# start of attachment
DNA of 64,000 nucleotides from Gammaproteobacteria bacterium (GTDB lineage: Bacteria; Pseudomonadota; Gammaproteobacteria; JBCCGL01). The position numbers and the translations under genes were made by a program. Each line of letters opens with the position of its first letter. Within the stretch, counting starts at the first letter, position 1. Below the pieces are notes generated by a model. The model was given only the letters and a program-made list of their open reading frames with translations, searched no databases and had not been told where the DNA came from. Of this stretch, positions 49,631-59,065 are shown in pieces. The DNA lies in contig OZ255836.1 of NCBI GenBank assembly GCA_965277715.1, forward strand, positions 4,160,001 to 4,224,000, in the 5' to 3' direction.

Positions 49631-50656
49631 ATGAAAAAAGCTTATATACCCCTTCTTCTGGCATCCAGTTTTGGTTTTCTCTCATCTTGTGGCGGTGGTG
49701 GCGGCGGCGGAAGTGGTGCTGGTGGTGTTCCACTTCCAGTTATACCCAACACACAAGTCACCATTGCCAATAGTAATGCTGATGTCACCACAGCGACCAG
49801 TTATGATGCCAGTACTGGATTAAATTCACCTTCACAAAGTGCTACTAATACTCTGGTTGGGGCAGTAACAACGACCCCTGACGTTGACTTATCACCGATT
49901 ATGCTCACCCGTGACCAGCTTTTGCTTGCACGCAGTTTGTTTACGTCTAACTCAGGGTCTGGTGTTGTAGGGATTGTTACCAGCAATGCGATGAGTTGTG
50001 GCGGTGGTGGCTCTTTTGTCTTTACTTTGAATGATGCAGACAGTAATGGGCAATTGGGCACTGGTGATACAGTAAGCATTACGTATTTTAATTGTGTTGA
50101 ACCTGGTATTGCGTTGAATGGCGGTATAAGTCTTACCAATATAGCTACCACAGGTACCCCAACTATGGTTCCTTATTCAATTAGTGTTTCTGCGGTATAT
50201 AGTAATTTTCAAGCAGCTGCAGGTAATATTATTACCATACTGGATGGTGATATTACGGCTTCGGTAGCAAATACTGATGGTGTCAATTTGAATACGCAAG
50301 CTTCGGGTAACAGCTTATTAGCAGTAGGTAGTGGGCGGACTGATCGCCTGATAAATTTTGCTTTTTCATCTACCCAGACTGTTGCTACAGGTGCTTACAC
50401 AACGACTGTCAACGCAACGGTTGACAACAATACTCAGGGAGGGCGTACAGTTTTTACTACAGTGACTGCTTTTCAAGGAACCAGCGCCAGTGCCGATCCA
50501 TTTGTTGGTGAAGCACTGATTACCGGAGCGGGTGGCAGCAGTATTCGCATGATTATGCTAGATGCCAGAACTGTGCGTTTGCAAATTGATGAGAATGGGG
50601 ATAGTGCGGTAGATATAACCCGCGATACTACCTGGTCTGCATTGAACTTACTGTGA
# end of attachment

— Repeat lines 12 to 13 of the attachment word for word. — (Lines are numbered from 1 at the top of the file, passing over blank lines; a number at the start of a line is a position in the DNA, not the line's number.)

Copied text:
50501 TTTGTTGGTGAAGCACTGATTACCGGAGCGGGTGGCAGCAGTATTCGCATGATTATGCTAGATGCCAGAACTGTGCGTTTGCAAATTGATGAGAATGGGG
50601 ATAGTGCGGTAGATATAACCCGCGATACTACCTGGTCTGCATTGAACTTACTGTGA